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Tom Joyce

BY TOM JOYCE

@tomfruitnet

UAE provides local support

Local producers of fruit and vegetables in the UAE are receiving support from both retailers and the government to boost quality and sustainability

UAE provides local support

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Locally grown fruit and vegetables are increasing in demand in the UAE, despite the higher growing costs involved, according to a report in The National.

Some retailers have launched particular initiatives to support local production, including Spinneys with its UAE Farmers’ Club, launched in 2015 to support local growers, improve product freshness and develop more sustainable growing practices.

According to the retailer, the club is reserved for those farmers that meet Spinneys’ guidelines for quality and sustainability.

Organic producers require accreditation from at least one awarding body to qualify for the club, as well as the UAE’s Emirates Authority for Standardisation and Metrology.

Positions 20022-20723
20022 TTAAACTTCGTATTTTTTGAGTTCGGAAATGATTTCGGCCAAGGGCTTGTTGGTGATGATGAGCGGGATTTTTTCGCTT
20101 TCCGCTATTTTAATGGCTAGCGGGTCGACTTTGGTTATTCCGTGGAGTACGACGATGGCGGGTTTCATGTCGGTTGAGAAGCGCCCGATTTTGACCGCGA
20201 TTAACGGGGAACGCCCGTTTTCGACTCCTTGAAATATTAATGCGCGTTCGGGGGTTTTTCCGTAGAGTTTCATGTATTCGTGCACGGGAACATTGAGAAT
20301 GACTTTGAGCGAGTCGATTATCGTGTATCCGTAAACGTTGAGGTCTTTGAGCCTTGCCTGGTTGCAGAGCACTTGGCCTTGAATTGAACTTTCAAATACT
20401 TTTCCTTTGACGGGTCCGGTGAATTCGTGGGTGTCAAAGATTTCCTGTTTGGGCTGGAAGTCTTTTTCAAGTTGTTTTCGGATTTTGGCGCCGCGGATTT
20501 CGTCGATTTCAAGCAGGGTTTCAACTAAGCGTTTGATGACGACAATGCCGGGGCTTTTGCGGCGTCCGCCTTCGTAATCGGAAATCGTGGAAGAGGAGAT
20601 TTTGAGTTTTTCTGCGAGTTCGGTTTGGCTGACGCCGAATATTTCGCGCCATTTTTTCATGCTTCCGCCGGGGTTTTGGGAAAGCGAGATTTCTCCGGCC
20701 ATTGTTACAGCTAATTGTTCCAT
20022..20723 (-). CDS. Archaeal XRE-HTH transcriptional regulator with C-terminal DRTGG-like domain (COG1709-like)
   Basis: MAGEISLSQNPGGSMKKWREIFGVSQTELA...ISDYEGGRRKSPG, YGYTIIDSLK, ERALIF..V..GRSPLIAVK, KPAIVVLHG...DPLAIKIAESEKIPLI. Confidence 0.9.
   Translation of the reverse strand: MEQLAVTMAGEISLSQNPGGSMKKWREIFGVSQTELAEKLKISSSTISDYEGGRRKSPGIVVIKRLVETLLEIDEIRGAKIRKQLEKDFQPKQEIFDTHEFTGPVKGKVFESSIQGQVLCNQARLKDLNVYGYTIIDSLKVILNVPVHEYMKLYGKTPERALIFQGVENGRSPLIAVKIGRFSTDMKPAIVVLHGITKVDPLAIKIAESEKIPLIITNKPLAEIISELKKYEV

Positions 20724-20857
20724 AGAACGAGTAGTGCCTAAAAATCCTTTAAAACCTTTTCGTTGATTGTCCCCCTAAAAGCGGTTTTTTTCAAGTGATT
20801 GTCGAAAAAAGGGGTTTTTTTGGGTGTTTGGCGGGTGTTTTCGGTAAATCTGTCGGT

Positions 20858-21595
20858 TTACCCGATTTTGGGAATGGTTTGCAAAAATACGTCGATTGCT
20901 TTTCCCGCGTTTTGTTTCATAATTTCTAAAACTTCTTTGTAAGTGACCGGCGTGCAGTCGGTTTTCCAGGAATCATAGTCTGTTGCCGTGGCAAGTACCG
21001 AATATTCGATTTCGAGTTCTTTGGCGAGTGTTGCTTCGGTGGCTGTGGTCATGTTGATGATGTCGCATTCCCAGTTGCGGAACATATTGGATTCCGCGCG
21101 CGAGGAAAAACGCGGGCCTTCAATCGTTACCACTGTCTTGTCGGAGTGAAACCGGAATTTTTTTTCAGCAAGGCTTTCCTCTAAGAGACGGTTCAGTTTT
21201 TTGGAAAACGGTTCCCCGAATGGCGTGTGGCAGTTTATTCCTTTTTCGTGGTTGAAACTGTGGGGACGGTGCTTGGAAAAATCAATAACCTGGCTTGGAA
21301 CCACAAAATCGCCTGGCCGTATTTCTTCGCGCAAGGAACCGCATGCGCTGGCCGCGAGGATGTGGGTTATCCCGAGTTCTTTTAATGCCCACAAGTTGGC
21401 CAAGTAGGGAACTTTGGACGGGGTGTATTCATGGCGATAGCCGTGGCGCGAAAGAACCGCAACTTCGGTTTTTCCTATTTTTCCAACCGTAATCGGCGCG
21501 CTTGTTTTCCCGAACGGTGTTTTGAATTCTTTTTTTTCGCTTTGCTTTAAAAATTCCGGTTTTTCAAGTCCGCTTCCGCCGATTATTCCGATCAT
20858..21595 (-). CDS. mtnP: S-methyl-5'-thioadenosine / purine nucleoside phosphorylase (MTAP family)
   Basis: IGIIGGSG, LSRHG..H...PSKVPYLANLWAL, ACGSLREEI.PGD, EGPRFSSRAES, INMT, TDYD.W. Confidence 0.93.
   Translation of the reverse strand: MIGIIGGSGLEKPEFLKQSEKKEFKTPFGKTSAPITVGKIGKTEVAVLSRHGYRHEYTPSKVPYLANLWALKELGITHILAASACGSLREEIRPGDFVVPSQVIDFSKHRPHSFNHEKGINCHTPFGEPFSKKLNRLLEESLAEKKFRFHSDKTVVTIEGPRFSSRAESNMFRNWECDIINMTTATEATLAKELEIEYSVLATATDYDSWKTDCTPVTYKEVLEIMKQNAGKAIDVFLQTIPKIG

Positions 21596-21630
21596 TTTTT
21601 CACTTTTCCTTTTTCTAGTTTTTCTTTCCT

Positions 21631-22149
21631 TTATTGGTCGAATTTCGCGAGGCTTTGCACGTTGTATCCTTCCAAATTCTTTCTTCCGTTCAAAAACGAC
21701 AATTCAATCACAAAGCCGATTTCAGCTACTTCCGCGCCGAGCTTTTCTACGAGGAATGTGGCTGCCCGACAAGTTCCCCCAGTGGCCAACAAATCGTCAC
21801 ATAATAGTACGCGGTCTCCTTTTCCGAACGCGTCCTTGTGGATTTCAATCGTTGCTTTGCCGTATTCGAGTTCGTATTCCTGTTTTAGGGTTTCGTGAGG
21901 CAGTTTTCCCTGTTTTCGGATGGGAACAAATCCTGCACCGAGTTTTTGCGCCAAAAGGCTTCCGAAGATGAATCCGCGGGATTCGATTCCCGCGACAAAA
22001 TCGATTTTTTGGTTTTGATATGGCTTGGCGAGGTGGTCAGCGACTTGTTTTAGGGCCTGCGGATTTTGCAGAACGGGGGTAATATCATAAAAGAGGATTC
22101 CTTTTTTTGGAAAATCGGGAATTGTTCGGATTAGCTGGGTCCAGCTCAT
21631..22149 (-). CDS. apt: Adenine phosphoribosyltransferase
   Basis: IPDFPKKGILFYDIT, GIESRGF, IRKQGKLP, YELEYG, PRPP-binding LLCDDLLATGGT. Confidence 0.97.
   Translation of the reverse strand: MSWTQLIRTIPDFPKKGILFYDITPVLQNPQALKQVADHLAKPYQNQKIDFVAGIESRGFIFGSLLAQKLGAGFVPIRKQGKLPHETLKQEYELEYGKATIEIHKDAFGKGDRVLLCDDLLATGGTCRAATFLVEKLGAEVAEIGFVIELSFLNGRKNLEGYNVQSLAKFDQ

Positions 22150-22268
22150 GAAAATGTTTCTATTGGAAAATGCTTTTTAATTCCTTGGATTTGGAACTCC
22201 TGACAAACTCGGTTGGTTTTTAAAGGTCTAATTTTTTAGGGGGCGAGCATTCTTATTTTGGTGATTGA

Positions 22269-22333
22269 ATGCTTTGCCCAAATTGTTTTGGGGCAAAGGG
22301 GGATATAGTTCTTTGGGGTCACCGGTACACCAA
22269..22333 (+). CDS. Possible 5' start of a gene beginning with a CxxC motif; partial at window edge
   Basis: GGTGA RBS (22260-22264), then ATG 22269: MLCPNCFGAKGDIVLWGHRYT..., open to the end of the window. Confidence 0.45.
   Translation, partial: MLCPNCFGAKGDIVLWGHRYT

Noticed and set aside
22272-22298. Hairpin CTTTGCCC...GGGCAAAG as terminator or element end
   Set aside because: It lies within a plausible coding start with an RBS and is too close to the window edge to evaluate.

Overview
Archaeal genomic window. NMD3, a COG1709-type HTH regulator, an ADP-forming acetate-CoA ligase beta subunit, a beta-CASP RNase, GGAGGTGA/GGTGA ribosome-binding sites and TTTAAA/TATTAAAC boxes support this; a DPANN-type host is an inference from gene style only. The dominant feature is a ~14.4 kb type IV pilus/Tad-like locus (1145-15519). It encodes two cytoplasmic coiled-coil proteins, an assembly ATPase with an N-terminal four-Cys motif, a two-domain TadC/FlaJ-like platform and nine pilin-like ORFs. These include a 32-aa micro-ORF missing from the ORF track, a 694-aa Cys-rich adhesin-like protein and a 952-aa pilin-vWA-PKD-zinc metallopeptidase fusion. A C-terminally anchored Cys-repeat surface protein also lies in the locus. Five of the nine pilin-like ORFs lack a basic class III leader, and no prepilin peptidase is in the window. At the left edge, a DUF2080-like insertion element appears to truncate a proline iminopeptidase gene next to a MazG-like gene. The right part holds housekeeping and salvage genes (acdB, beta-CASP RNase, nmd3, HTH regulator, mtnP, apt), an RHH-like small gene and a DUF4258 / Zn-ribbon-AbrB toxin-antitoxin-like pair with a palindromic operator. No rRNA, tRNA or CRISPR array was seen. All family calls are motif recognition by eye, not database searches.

Spinneys’ club currently boasts eight growers, including Al Rawafed Agriculture Organic Farm, one of the UAE’s largest organic producers, Elite Agro, Dar Al Fateh and Integrated Green Resources UAE.

The retailer works with the growers to run regular promotions, increasing their frequency during the Ramadan period as part of a campaign to encourage consumers shoppers to buy local.

Matt Frost, chief executive of Spinneys, commented: “We are committed where it is practical and possible to source products from the UAE. Promoting local brands is something that we have been doing on an ongoing basis, as much as we possibly can. This is very much part and parcel of our commitment.”

Last year, the UAE government launched a scheme to widen the availability of organics in the country’s supermarkets. It started to supply farming equipment to growers, including tools for organic and hydroponic farming at half price, helping some producers to offer prices equal to or lower than imports of items like tomatoes, cucumbers and aubergines.

Other initiatives to encourage local consumption include the I’mperfect campaign, which promotes aesthetically imperfect fruit and vegetables that would previously have been rejected by supermarkets over concerns that shoppers would refuse to buy them.

The number of farms in the UAE increased from 4,000 in 1971 to 35,704 in 2011, according to official government statistics, including 54 organic farms.

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